The trip to Gdansk was exceptional for many reasons. Chiefly perhaps that it was so unexpected and unplanned. The marvellous and enterprising Robert Priseman must take the credit for organising the Made In Britain show drawn from his (and Ally Seabrook‘s) collection that propelled the decision to take a visit to the city. Although I only have a very modest ‘walk on’ part in the event going over seemed like a no brainer.
The show itself looked very handsome. And hopefully my picture didn’t let the side down, settled on the wall, between Lucy Cox and Stephen Snoddy – so at the least it was in good quality company. The collection is full of excellent work, both figurative and abstract, with both a smattering of famous names (I doubt my work will ever be nestled so near to Alan Davie‘s, one of my teenage idols!) and good representation from many of us regionally based painters as well as, inevitably, many from the capital). There are many that I rate very highly and several I know well.
On the floor above there was a smaller grouping of artists from the collection, where a grouping of works allowed more in depth study. Robert was amongst them with a group of portrait studies that looked very handsome, their meticulous considered style suiting the juxtaposition with the Judith Tucker works opposite; both in black and white but showing how material, handling, and facture as well as subject matter can provide figuration with many moods and responses.
David Ainley, is a friend (disclaimer) but his fastidious and controlled abstractions build over time to something quite transcendental and luminous that I believe show immense quality. James Quin is an artist I’d not previously seen but I loved both his picture in the collection and his reflections on Las Meninas that made up his contribution to the upper floor show. A different approach to Ainley but an equally intense luminosity to the work. I’m guessing that – perhaps – James will be represented in the forthcoming Enough Is Definitely Enough if not he jolly well ought to be!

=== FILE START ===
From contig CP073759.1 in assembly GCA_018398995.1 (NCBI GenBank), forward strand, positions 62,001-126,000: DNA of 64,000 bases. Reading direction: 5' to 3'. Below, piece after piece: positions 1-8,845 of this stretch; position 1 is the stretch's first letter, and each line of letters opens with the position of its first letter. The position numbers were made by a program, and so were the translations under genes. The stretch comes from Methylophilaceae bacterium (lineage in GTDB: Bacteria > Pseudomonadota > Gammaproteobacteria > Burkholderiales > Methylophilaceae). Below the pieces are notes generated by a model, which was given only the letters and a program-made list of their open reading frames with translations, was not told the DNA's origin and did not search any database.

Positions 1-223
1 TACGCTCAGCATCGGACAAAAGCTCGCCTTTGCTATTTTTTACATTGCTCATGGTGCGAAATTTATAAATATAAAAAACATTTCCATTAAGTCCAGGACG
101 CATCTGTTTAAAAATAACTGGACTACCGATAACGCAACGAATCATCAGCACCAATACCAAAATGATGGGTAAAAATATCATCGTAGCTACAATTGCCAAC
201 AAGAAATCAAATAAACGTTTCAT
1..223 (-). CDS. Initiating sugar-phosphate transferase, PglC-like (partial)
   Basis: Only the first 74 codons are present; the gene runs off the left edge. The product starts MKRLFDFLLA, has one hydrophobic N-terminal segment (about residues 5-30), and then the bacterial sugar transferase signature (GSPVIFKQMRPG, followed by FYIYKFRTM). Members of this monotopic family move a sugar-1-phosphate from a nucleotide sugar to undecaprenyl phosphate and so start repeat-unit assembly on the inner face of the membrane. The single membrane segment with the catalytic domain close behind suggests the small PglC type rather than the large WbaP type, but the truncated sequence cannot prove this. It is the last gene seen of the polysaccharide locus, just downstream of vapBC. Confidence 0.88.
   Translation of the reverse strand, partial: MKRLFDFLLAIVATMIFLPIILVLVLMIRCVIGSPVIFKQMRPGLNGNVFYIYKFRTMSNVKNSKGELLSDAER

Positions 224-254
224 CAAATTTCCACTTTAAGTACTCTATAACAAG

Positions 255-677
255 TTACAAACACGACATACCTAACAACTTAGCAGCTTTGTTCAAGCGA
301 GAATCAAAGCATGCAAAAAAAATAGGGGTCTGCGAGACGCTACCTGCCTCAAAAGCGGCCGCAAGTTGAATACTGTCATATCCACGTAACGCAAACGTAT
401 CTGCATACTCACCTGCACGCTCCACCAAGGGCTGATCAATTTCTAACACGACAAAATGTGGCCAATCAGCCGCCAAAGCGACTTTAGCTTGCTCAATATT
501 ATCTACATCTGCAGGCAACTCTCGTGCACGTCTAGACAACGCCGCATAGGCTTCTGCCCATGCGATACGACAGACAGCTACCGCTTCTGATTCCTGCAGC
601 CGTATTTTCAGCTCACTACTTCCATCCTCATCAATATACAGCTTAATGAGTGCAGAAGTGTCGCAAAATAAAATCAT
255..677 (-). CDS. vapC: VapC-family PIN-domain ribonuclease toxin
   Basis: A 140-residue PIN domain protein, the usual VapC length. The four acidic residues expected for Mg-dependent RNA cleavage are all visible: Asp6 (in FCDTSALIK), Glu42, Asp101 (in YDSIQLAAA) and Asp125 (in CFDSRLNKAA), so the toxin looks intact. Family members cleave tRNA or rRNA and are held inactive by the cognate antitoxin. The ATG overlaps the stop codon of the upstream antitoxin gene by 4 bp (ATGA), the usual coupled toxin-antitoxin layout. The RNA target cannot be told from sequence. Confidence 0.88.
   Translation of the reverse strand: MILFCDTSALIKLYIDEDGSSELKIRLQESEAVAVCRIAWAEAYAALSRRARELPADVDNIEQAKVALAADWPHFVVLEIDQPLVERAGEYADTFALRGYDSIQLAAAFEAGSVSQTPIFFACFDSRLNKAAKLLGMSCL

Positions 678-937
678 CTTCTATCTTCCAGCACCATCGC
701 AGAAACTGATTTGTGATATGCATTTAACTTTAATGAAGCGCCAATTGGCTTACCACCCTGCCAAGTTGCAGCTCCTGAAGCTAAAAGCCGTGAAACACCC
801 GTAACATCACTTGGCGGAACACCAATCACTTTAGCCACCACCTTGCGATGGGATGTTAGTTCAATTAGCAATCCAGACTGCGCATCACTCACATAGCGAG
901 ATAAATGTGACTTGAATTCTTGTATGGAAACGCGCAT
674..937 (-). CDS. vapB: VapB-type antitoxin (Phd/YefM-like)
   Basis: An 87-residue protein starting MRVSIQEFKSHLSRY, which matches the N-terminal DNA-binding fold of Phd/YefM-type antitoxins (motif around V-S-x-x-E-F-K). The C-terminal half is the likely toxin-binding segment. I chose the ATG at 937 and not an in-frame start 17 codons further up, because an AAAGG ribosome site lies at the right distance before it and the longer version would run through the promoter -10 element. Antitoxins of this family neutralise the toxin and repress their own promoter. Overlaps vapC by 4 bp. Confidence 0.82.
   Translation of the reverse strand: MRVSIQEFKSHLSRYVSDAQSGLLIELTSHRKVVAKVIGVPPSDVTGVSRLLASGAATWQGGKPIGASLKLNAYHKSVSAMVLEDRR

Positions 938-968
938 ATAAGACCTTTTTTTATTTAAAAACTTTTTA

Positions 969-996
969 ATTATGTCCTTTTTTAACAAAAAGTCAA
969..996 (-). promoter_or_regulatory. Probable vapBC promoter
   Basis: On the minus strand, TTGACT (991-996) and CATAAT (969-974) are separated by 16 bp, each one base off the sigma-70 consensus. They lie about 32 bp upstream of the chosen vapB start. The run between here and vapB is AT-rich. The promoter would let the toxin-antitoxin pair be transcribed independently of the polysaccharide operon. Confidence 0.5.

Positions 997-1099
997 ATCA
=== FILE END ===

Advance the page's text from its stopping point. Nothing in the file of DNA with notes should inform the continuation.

What of Gdansk itself? Well it was one of the worst hit places in WW2, indeed it was the location of the commencement of that ghastly conflict and is now home to the huge and monumental museum dedicated to it. As a consequence much of the centre of the city is rebuilt but contrary to what might be expected of somewhere that has spent much of its post war within the ‘Iron Curtain’ it has been (and as far as one could deduce continues to be) done with great sympathy for its longer term heritage – particularly its role in the Hanseatic League.
Of course driving out to the coast (Gdansk is the south side of the ‘Tri-City’ that also comprises Sopot and Gdynia) the soviet era concrete apartment blocks begin to appear but then they too are subsumed into a more vernacular architecture that in Sopot spoke to me at least of seaside grandeur across much of Europe (though here much less faded than to the west).
So Gdansk turns out to be quite an experience – the centre a thriving and bustling place with many interesting and lively tourist attractions and an excellent cuisine (our particular recommendation is Bowke) but of course Poland is still a relatively poor central European country. Perhaps it was that aspect that led me to choose to photograph it in B&W so here is the centre of Old Town in full colour that I imagine is how the tourist industry wants it to be seen!